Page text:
Senators Gillibrand, Capito Introduce Bipartisan Legislation To Help Close Broadband Gap In Rural Areas, Build An Improved Broadband System In Areas Of Highest Need
With More Than a Third of Rural Americans Lacking Access to High-Speed Internet, Bill Would Create New Opportunities to Finance Rural Broadband Projects
Washington, D.C. – U.S. Senator Kirsten Gillibrand (D-NY) and Shelley Moore Capito (R-WV) today introduced the Broadband Connections for Rural Opportunities Program Act, bipartisan legislation that would help close the broadband gap in rural areas to ensure that all Americans have access to high-speed Internet. This bill would expand resources available for building high-speed broadband infrastructure by creating a new program to combine grants and loans to help finance projects serving rural and tribal areas.
“Reliable, fast internet access isn’t a luxury, it’s a necessity in the 21st century economy,” said Senator Kirsten Gillibrand. “Lack of affordable broadband service cuts off families and businesses from critical services. The Broadband Connections for Rural Opportunities Program Act would give our rural communities access to the resources they need to get online and stay competitive in our digital economy. I was proud to work with Senator Capito on this legislation, and I look forward to seeing it pass the Senate and ultimately become law.”
“Reliable broadband access has changed how we work, socialize, and share information. As West Virginia looks to grow and diversify its economy, rural Internet access will be an essential part of the transition. Yet, for all of the benefits broadband offers, a lack of connectivity presents just as many challenges,” said Senator Shelley Moore Capito. “The Broadband Connections for Rural Opportunities Program Act will create new opportunities for communities looking to close the gap between those who have high-speed, high-quality broadband and the many rural Americans who don’t.”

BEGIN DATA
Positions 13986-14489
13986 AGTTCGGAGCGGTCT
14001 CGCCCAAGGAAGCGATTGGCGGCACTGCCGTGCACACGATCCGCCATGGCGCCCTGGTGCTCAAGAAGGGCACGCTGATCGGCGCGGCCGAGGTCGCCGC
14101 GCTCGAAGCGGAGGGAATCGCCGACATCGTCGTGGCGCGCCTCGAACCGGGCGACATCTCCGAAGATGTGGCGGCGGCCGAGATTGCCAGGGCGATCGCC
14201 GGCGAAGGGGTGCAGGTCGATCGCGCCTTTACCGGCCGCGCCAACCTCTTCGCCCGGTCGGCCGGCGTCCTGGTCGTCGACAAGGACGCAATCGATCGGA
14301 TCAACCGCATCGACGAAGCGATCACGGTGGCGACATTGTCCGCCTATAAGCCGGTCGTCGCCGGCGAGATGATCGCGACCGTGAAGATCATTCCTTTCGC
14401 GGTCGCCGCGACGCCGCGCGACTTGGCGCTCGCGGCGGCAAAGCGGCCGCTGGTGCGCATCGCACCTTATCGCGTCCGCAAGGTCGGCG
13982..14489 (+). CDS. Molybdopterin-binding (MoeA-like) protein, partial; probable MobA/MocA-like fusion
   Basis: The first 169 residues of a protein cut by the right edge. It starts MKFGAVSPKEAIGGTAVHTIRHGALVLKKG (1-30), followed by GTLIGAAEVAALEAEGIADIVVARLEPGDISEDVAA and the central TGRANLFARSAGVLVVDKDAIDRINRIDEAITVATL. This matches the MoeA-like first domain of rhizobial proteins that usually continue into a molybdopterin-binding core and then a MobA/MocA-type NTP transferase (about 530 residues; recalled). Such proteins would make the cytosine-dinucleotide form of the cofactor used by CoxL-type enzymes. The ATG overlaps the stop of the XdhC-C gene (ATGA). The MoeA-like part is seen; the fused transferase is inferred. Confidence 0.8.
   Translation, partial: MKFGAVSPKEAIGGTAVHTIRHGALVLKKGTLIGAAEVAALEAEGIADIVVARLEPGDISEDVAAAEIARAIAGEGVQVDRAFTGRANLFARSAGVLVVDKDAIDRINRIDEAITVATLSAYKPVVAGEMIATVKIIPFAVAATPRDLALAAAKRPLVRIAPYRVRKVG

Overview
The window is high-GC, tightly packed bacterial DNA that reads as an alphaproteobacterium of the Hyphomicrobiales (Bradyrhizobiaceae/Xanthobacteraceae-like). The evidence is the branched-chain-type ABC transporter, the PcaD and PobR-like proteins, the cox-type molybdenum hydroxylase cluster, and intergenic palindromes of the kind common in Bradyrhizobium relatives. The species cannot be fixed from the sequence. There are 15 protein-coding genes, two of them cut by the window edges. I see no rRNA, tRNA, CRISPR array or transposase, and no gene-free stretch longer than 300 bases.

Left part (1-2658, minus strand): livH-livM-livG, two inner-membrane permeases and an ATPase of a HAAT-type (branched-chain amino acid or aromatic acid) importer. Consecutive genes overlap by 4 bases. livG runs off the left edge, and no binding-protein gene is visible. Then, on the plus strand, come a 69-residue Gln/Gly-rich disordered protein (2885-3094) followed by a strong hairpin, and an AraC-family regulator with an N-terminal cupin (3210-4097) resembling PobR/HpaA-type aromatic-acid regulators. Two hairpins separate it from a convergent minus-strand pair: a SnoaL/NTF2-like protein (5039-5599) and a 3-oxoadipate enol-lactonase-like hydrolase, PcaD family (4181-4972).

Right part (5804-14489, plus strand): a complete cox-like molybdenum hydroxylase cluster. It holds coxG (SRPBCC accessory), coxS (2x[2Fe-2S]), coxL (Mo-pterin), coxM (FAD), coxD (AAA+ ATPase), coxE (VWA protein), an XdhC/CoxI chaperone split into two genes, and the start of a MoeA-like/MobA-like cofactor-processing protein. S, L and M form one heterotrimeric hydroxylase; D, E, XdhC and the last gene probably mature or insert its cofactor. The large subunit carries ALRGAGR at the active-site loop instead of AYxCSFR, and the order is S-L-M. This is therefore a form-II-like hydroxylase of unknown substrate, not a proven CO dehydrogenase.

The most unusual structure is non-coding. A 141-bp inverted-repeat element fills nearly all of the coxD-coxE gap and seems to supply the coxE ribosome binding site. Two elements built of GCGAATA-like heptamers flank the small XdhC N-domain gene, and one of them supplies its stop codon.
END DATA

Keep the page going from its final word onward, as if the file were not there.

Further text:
An estimated 34 million Americans do not have access to high-speed broadband internet according to the FCC. Broadband has not been adopted by about 30 percent of American households and that level is even higher in low-income communities. In rural and tribal areas, approximately 40 percent of the population does not have access to broadband. Further, when high-speed broadband is available, consumers often have only one choice for service and pay more for high-speed plans than consumers in some other advanced countries.
The Broadband Connections for Rural Opportunities Program Act would allow for federal grants of up to 50 percent of a project’s cost, and up to 75 percent for remote, high-need areas, to be awarded in combination with loan funding already available through the U.S. Department of Agriculture’s Rural Utilities Service. This legislation also doubles the authorized funding for the Rural Utilities Service’s Broadband programs to $50 million per fiscal year. By allowing for grant-loan combination financing, this proposal would provide adequate resources to private sector providers, state and local governments, and Indian tribes or tribal organizations to expand high-speed, affordable broadband access to underserved rural areas.
This bipartisan legislation is supported by the American Library Association, Center for Rural Strategies, National Association of Counties, National Association of Development Organizations, National Association of Towns and Townships, National Center for Frontier Communities, National League of Cities, National Rural Electric Cooperative Association, State Agriculture and Rural Leaders, and the Rural Community Assistance Partnership (RCAP) Inc.
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